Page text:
IN October 1741 a new music hall designed by the Huguenot architect Cassels was opened in Fishamble Street in Dublin. This was one of the oldest streets in Dublin, appearing on Speed's map of 1611. Most of the houses in it were built of timber or "cage-work".
James Grattan, father of Henry Grattan, resided in Fishamble Street at the time Handel was in Dublin.
The Music Hall was the brainchild of William Neal, a publisher and printer who lived in Christchurch Yard. He thought it would be a good idea to have a music hall built which he could rent out to the public. Mr Neal was secretary to the Charitable Musical Society which was founded by Lord Mornington, a keen musician and father of the Duke of Wellington.
Mr Neal had heard about the approaching visit of Handel to Dublin and invited him to give a series of six concerts at his new music hall. Handel was overjoyed at the invitation as it would give him an opportunity to try out his new oratorio, Messiah.
• The whole of Messiah had been written in his home in Brook Street, London, between August and September 1741, a very short space of time considering the immensity of the work. He set about collecting artistes to accompany him on his Irish trip; among them was Mrs Cibber, a contralto and friend of Handel, who took rooms in-Aungier Street. Handel's arrival in Dublin on November 18 1741 was announced in Faulkner's Dublin Journal.
"On last Wednesday, the celebrated Dr Handel arrived here in the packet-boat from Holyhead, a gentleman universally known by his excellent compositions in all kinds of music, and particularly for his Te Deum, Jubilate, Anthems, and other compositions in church-music (of which, for some years past, have principally consisted the entertainments in the Round Church which have so greatly contributed to support the charity of Mercer's Hospital), to perform his oratorios, for
which purpose he hat h engaged 1\11Maclaine, his wife and several others of the best performers in the musical way".
Handel received a warm welcome on his arrival in Dublin. The Irish already knew and liked his music. As early as December 1725 some of the arias from his operas had been performed at a concert at Smock Alley Theatre. In 1734, his pastoral opera Ads and Galatea was performed in Crow Street Music Hall and later at the Theatre Royal in Aungier Street.
Handel took rooms at 26 Lower Abbey Street and got to work straight away. On December 8 and 12 an advertisement appeared in the Dublin Journal for Handel's six subscription concerts to be held in the new Music Hall. In fact, two series of six concerts were performed between December 23 1741 and 7 April 1742.
On Tuesday April 13 1742 the day of the actual performance, the following announcement appeared: "This day will be performed Mr Handel's new oratorio called Messiah. The door will be opened at II and the performance begins at 12. The stewards of the Charitable Musical Society request the favour of the ladies not to come with hoops this day to the Music Hall at Fishamble Street. The gentlemen are requested to come without their swords."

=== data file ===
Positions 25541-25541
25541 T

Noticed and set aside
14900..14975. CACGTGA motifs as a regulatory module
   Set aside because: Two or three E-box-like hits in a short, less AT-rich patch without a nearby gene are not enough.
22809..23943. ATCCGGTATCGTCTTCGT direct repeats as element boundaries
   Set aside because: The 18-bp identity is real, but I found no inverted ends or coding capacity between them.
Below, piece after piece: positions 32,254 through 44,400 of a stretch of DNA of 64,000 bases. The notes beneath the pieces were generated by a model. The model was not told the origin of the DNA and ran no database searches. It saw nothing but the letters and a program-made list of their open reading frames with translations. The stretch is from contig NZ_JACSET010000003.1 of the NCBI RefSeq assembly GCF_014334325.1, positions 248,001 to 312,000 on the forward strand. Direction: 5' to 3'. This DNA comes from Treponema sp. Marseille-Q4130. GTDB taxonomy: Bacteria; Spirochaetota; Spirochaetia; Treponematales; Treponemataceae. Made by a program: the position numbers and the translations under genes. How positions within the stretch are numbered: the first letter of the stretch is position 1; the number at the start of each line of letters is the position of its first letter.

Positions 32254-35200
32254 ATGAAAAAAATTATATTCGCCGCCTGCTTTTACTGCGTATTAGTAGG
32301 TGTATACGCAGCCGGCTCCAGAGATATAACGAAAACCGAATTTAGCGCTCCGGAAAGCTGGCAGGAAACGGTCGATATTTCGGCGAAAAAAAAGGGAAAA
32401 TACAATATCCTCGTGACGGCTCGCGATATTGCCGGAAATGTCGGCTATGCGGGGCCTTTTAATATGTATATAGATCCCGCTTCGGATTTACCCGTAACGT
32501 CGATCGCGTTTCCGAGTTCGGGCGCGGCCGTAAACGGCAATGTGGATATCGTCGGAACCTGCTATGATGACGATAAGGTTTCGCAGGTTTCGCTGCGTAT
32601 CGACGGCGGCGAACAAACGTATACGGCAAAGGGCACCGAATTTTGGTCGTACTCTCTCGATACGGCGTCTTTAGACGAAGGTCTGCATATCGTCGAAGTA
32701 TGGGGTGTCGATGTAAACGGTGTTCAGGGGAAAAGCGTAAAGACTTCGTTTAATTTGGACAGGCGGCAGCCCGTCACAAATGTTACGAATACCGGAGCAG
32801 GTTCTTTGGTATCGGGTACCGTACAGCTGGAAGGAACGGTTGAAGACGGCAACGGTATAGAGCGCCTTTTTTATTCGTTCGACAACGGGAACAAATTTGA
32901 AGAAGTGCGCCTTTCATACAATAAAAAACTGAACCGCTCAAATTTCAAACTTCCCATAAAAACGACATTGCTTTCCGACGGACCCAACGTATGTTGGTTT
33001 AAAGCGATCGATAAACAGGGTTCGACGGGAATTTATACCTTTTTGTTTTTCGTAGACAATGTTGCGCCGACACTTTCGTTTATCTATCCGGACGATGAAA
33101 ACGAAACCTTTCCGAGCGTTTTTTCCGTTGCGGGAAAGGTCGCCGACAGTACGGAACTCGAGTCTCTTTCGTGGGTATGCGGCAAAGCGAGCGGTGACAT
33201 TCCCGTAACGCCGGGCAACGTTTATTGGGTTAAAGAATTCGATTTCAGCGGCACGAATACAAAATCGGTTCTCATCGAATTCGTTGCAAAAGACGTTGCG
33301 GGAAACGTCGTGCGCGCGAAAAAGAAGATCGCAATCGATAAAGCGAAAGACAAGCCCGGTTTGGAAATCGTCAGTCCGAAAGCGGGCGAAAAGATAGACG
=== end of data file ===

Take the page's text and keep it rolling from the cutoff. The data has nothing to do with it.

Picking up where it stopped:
For the performance, the four soloists were Signora Avolio, Mrs Cibber, the Messrs Church and Rosingrave. Lord Bellamont and Dean Burke were the violincellists, Lord Lucan the flautist, Lady Freke, the Rt Hon W Brownlow and Dr Quin the harpsicordists, and Mr Maclaine the organist.
Mrs Cibber was really more an actress than a singer. By coming to Dublin, she was escaping from a broken marriage and ensuing scandal. As a test to see how an Irish audience would react to her, she had appeared in a play called The Conscious Lovers. The Irish people loved her, thronged her carriage and smothered her in flowers. There were 700 people crowded into the Music Hall while hundreds more waited in the street. Many of Handel's friends were in the audience. Among them was Dr, Patrick Delany, a celebrated confidante of Swift. Dr Delany was so moved by Mrs Cibber's rendering of He was despised that he stood up in his box at the end of the performance and exclaimed "Woman! for this thy sins be forgiven thee!"
The following review appeared in the Dublin Journal: On Tuesday last, Mr Handel's sacred grand oratorio, Messiah, was performed in the new Music Hall in Fishamble Street; the best judges allow it to be the most finished piece of music.
Words are worthless to express the exquisite delight it afforded to the admiring crowded audience. The sublime, the grand, and the tender, adapted to the most elevated, majestic and moving words, conspired to transport and charm the ravished heart and ear. It is but justice to Mr Handel that the world should know how he generously gave the money arising from this performance to be equally shared by the Society for Relieving Prisoners, the Charitable Infirmary, and Mercer's Hospital, for which he will ever be gratefully remembered as well as the gentleman of the two choirs, Dr Dubourg, and. Mrs Avoli and Mrs Cibber who all performed their parts to admiration, acted also on the same disinterested principles, satisfied with the deserved applause of the public and the conscious pleasure of promoting such useful and extensive charity.
On June 3, Messiah was performed again to a full house. The weather was unusually hot, and in order that no one would suffer unduly from the heat, Handel stated in an advertisement that "In order to keep the room as cool as possible, a pane of glass will be removed from the top of each of the windows." This was to be the last of Handel's public performances in Dublin.
From Ireland Today published by the Irish 'Department of Foreign Affairs.